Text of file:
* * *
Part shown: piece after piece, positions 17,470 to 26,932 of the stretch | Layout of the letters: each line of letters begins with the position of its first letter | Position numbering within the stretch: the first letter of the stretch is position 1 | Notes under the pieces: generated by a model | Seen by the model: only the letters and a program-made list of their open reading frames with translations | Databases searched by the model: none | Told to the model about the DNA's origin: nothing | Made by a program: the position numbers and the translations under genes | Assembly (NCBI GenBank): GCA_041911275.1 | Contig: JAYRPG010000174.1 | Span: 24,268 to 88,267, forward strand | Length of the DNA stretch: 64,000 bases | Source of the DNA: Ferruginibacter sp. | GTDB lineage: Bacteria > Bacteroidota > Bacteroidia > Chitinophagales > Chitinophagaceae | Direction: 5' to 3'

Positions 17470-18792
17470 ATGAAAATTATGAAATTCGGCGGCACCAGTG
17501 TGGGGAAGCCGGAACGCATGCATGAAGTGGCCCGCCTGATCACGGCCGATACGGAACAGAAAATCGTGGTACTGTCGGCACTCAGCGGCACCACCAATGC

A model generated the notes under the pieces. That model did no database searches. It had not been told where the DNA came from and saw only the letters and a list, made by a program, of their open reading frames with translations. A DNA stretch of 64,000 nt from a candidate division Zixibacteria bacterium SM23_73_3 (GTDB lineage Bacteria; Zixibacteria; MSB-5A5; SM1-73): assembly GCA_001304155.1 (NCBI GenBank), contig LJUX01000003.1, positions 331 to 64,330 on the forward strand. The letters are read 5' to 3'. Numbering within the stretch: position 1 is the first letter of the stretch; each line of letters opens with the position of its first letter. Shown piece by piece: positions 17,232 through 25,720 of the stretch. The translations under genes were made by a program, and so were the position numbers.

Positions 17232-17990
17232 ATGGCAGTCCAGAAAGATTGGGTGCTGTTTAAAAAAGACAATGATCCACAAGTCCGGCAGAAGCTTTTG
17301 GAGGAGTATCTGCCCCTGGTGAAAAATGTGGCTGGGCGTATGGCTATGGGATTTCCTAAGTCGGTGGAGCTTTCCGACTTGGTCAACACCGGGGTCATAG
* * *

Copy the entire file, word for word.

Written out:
Part shown: piece after piece, positions 17,470 to 26,932 of the stretch | Layout of the letters: each line of letters begins with the position of its first letter | Position numbering within the stretch: the first letter of the stretch is position 1 | Notes under the pieces: generated by a model | Seen by the model: only the letters and a program-made list of their open reading frames with translations | Databases searched by the model: none | Told to the model about the DNA's origin: nothing | Made by a program: the position numbers and the translations under genes | Assembly (NCBI GenBank): GCA_041911275.1 | Contig: JAYRPG010000174.1 | Span: 24,268 to 88,267, forward strand | Length of the DNA stretch: 64,000 bases | Source of the DNA: Ferruginibacter sp. | GTDB lineage: Bacteria > Bacteroidota > Bacteroidia > Chitinophagales > Chitinophagaceae | Direction: 5' to 3'

Positions 17470-18792
17470 ATGAAAATTATGAAATTCGGCGGCACCAGTG
17501 TGGGGAAGCCGGAACGCATGCATGAAGTGGCCCGCCTGATCACGGCCGATACGGAACAGAAAATCGTGGTACTGTCGGCACTCAGCGGCACCACCAATGC

A model generated the notes under the pieces. That model did no database searches. It had not been told where the DNA came from and saw only the letters and a list, made by a program, of their open reading frames with translations. A DNA stretch of 64,000 nt from a candidate division Zixibacteria bacterium SM23_73_3 (GTDB lineage Bacteria; Zixibacteria; MSB-5A5; SM1-73): assembly GCA_001304155.1 (NCBI GenBank), contig LJUX01000003.1, positions 331 to 64,330 on the forward strand. The letters are read 5' to 3'. Numbering within the stretch: position 1 is the first letter of the stretch; each line of letters opens with the position of its first letter. Shown piece by piece: positions 17,232 through 25,720 of the stretch. The translations under genes were made by a program, and so were the position numbers.

Positions 17232-17990
17232 ATGGCAGTCCAGAAAGATTGGGTGCTGTTTAAAAAAGACAATGATCCACAAGTCCGGCAGAAGCTTTTG
17301 GAGGAGTATCTGCCCCTGGTGAAAAATGTGGCTGGGCGTATGGCTATGGGATTTCCTAAGTCGGTGGAGCTTTCCGACTTGGTCAACACCGGGGTCATAG